Schools and sports clubs need to cooperate better

Before the SMaRTER study could launch, a lot of persuading had to be done. Granacher and Arntz had to bring on board schools, parents, and, above all, teachers – with the support of local politicians and the state sports association of Brandenburg. “We offer advanced training programs for remedial PE teachers,” explains Eckhard Drewicke of the Ministry of Education, Youths, and Sports. As an advisor for PE at school, he has accompanied both the EMOTIKON and the SMaRTER studies from the very beginning. “This research is important for us as it provides information on what practical action needs to be taken to successfully reach children with physical fitness deficits.” The idea is to include the experiences of teachers in the current remedial PE program into general recommendations, as plans are under way for a more extensive roll-out of the program in Brandenburg.

Now that the full-day program for elementary schools has been relaunched, the ministry places greater emphasis on relations between schools and sports clubs and sports associations. Here, it cooperates closely with the state sports association of Brandenburg which has just started to train 40 fitness instructors to work with children with physical fitness deficits, and to develop 40 respective offers. “We are discussing what these could be.”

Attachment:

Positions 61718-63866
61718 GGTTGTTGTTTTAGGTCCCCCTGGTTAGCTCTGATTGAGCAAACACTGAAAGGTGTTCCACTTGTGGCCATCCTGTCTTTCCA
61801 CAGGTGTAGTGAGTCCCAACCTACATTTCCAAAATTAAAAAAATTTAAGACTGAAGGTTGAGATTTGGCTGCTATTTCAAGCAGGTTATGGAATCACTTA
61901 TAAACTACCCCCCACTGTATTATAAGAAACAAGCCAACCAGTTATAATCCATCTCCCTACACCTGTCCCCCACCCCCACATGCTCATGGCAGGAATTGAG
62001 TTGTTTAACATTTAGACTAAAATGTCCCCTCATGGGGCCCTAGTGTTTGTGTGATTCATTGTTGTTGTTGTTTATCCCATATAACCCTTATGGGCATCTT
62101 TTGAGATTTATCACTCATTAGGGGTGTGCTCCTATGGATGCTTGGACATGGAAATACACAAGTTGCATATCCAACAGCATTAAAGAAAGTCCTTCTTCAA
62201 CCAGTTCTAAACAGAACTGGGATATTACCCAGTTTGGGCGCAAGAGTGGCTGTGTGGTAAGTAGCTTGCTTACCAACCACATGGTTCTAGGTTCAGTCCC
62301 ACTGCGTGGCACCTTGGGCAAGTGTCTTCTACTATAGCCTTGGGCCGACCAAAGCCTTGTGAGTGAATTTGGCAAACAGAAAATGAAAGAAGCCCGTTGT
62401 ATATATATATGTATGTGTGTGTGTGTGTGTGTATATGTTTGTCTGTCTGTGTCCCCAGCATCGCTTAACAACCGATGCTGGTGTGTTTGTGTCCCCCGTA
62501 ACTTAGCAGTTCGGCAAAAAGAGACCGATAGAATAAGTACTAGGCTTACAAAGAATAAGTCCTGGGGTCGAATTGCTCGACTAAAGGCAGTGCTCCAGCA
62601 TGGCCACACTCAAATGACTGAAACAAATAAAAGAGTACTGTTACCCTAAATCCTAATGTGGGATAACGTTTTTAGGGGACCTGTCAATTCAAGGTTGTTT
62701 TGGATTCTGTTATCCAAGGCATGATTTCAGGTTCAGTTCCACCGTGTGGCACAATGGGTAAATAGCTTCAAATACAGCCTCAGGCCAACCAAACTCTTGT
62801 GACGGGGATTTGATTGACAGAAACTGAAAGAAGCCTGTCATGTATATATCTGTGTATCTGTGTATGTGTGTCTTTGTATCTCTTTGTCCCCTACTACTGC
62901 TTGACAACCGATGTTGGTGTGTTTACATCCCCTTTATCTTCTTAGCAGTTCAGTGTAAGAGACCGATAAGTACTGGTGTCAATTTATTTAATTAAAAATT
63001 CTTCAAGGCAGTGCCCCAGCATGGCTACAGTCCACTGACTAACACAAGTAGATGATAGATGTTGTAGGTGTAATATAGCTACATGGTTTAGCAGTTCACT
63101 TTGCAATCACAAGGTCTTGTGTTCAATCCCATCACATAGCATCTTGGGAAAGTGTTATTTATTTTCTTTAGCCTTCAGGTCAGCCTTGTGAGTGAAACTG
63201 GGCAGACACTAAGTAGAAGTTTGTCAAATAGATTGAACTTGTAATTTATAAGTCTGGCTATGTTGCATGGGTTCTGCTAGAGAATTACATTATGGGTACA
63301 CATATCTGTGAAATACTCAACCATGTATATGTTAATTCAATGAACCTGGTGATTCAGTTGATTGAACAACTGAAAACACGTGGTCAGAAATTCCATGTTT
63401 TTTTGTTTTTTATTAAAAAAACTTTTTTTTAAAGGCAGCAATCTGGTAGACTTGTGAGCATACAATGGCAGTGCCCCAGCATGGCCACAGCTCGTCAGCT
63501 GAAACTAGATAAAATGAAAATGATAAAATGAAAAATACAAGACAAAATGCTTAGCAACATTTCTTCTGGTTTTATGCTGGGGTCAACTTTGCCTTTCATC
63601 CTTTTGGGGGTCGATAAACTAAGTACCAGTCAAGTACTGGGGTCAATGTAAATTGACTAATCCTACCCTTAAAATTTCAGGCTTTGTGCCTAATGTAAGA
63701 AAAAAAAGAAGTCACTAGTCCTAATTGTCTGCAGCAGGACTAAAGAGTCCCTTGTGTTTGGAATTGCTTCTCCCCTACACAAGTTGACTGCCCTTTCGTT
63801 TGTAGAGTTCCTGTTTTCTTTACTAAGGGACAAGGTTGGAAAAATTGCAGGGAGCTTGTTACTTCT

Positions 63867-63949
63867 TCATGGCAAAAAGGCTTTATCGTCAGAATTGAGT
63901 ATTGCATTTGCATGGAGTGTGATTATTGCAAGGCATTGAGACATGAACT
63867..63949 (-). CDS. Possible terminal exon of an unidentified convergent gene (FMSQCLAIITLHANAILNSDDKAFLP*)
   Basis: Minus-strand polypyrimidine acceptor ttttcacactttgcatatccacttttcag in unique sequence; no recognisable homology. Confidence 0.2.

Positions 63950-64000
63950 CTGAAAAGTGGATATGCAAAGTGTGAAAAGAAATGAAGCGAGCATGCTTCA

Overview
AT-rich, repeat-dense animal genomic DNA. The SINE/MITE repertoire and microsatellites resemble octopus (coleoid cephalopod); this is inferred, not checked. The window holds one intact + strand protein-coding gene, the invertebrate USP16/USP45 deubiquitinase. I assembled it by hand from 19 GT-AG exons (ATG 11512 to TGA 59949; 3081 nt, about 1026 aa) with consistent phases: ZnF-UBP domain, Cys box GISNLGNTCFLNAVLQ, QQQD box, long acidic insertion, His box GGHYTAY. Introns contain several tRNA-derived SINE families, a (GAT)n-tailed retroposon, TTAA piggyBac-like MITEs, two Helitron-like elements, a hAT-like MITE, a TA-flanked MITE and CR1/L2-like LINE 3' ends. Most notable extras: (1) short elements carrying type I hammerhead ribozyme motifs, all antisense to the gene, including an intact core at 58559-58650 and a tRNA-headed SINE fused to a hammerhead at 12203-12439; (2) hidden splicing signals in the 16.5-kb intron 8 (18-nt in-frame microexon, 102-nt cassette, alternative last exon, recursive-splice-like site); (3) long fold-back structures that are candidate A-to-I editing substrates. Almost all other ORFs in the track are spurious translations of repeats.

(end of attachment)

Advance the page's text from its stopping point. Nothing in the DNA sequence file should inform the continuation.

The studies performed by training and movement science researchers at the University of Potsdam go far beyond scientific measurements, comparisons, and conclusions: They are of social, and thus educational and political, relevance. And not only for Brandenburg – as deficits in physical fitness among children and youths are a common phenomenon in many modern industrialized countries.

“Henrietta’s school in motion” is a program for the promotion of exercise initiated by the Ministry of Education, Youths, and Sports of the state of Brandenburg together with the AOK Nordost, a public health insurance company, and the state sports association of Brandenburg, LSB, in 2018. It is meant to engage and inspire children and teenagers for whom sports is not very much fun yet. The first set of instructors have already completed their training provided by the LSB. The SMaRTER study is part of this program. For “Henrietta’s school in motion,” AOK Nordost and the staff at the division of training and movement science at the University of Potsdam have developed, among other things, 25 movement cards for teachers to use in PE classes, and for children to use at home.